A Dead Tree planted as part of the MillionTreesNYC program - Juniper Valley Park, July 26, 2010. A major component of the Bloomberg administration's MillionTreesNYC initiative is failing spectacularly as the city is failing to get volunteers to care for the newly planted trees. Critics have long pointed out that the program is unsustainable due to the reliance of volunteers instead of allocating dedicated funding for employees to care for the city owned trees. Only 1,372 new street trees out of the 60,000 planted citywide are receiving water, weeding and other services from official adoptive parents, according to the special events and volunteer coordinator for MillionTreesNYC. (Photo: Geoffrey Croft/NYC Park Advocates) Click in images to enlarge.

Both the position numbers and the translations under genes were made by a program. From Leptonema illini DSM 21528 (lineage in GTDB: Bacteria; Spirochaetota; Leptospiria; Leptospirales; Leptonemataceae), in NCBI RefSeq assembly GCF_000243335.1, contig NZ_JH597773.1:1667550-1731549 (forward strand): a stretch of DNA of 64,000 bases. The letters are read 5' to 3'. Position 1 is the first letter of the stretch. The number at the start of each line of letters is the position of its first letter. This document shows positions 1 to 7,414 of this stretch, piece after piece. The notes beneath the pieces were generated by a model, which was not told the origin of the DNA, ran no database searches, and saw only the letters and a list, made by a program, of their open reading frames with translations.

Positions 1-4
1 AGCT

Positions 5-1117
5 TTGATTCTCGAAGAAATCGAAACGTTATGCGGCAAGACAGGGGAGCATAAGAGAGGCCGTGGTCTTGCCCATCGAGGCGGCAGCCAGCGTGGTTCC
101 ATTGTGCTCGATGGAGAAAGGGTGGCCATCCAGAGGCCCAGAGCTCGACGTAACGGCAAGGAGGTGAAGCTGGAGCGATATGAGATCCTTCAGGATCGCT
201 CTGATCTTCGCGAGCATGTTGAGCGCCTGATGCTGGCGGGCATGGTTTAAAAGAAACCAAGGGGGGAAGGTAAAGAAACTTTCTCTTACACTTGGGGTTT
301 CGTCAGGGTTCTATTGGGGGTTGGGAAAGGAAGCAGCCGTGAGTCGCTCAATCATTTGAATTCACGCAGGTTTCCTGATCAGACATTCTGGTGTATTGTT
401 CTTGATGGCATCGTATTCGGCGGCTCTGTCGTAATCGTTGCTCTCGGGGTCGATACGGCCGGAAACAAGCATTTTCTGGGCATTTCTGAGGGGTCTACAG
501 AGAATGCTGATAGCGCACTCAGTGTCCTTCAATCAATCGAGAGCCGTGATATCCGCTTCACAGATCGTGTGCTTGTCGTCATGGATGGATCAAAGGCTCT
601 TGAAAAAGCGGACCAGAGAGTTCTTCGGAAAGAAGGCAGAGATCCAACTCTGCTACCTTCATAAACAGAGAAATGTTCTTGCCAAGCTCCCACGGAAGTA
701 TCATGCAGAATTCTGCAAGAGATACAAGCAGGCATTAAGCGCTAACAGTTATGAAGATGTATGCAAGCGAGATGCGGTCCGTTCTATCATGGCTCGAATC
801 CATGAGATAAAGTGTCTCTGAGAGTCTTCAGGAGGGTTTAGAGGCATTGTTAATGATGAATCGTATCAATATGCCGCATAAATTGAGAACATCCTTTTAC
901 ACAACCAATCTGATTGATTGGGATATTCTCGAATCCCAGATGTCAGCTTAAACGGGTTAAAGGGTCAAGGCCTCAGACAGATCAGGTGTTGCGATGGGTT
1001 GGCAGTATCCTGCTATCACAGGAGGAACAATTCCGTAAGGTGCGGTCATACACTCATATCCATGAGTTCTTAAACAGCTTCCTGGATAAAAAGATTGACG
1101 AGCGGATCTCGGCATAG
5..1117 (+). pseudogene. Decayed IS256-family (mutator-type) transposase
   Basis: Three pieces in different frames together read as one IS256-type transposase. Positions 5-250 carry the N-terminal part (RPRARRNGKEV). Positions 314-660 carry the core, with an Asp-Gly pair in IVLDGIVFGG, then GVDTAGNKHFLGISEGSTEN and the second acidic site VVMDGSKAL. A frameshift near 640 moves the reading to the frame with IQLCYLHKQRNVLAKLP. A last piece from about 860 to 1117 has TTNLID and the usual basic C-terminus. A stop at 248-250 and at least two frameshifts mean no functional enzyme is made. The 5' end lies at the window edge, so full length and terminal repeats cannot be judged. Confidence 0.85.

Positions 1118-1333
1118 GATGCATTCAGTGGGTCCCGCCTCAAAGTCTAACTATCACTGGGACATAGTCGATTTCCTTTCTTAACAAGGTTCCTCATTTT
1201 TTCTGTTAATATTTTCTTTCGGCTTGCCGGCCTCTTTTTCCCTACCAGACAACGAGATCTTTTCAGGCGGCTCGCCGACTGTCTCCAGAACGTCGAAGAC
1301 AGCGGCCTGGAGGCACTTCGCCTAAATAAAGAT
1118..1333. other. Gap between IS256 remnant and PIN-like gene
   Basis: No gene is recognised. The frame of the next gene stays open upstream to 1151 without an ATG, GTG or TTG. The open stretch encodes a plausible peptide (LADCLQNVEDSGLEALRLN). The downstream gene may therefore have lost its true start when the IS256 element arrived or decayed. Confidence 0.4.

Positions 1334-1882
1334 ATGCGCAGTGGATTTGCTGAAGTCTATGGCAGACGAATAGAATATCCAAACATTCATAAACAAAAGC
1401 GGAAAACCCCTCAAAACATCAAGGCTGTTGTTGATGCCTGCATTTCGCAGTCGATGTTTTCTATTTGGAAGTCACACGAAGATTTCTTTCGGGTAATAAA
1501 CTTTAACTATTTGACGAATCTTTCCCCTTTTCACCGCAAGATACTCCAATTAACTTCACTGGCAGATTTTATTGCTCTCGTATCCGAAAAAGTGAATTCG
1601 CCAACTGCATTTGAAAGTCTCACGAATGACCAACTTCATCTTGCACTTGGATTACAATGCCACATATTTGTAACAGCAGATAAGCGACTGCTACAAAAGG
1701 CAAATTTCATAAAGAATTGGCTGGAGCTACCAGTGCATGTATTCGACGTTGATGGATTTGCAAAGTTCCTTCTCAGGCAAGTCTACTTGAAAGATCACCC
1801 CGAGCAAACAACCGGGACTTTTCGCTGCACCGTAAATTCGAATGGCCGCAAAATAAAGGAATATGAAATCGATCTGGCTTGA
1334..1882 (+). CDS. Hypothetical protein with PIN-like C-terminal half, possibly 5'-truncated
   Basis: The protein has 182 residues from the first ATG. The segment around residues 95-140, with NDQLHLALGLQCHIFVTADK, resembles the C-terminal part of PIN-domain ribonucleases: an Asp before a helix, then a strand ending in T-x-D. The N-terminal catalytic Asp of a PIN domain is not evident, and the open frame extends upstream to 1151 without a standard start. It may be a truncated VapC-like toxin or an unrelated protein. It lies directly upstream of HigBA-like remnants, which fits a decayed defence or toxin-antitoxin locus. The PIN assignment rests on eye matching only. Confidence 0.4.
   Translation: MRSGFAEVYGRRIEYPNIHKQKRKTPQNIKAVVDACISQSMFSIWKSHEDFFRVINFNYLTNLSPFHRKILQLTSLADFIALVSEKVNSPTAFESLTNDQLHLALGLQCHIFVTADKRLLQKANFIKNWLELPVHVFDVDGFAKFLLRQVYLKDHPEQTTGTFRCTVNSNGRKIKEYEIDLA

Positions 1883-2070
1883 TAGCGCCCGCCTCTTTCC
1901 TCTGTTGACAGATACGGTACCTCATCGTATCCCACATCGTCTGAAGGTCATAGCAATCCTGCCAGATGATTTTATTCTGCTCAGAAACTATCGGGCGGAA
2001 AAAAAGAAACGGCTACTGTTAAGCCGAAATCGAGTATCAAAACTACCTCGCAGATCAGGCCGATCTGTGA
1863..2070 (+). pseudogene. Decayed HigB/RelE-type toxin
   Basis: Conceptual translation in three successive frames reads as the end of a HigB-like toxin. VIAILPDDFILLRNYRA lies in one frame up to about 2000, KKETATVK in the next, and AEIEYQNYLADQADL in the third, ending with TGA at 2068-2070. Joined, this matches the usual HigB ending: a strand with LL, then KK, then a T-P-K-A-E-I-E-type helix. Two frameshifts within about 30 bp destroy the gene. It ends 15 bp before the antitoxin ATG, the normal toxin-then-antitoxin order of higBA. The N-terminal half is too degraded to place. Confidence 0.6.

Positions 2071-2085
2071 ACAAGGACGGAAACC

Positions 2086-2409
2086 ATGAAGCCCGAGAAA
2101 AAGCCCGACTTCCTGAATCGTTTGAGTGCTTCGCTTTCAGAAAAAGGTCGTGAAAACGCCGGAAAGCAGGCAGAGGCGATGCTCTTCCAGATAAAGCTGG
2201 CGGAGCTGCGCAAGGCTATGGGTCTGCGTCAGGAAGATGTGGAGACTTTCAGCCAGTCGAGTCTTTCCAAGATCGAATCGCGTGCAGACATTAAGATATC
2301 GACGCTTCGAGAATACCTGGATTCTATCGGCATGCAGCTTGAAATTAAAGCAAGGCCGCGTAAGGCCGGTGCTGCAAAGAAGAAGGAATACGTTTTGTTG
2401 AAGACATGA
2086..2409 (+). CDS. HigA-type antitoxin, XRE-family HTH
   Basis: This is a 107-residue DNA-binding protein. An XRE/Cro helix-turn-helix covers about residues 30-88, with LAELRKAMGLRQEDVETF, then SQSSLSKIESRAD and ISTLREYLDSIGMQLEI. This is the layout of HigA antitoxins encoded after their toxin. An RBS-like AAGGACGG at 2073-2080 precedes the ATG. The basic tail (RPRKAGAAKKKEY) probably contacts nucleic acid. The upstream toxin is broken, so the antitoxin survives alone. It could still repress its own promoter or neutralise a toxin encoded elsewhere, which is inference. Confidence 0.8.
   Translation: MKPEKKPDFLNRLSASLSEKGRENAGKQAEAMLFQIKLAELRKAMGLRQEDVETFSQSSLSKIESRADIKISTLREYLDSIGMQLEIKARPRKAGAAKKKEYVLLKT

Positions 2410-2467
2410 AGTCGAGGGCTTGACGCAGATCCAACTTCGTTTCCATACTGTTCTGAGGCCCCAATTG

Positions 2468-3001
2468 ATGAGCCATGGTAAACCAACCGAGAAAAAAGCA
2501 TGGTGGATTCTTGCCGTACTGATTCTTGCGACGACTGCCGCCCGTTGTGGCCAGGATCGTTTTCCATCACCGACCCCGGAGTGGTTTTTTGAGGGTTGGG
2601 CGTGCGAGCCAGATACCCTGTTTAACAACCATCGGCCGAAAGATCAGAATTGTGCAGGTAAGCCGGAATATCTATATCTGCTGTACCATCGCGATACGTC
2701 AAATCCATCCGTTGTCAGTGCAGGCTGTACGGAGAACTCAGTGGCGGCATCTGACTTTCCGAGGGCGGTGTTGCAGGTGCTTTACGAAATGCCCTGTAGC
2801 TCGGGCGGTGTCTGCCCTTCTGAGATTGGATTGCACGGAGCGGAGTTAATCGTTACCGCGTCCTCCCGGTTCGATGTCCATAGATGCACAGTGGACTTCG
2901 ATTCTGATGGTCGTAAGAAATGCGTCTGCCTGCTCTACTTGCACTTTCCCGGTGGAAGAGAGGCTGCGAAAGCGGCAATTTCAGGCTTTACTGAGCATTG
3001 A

The Parks Department is asking city residents to adopt one of the more than 7,000 new trees that have come to Manhattan's congested avenues and bustling side streets over the past few years, as part of the MillionTreesNYC initiative, according to DNAinfo.
To make sure potential adoptive parents are prepared for the rigors of parenting street trees, the Lower Manhattan Cultural Council hosted a tutorial in proper urban flora care Tuesday at LentSpace, a temporary tree nursery in Hudson Square.
"Up to this point, I had no idea who or what took care of street trees," said workshop attendee Christian Gloddy, 34, who lives in the East Village and writes software.
As of now, only 1,372 new street trees out of the 60,000 planted citywide are receiving water, weeding and other services from official adoptive parents, said Ellen Arnstein, the special events and volunteer coordinator for MillionTreesNYC.
The Parks Department wants residents to adopt one of over 7, 000 new street trees in Manhattan
DNAinfo - September 15, 2010 - By Tara Kyle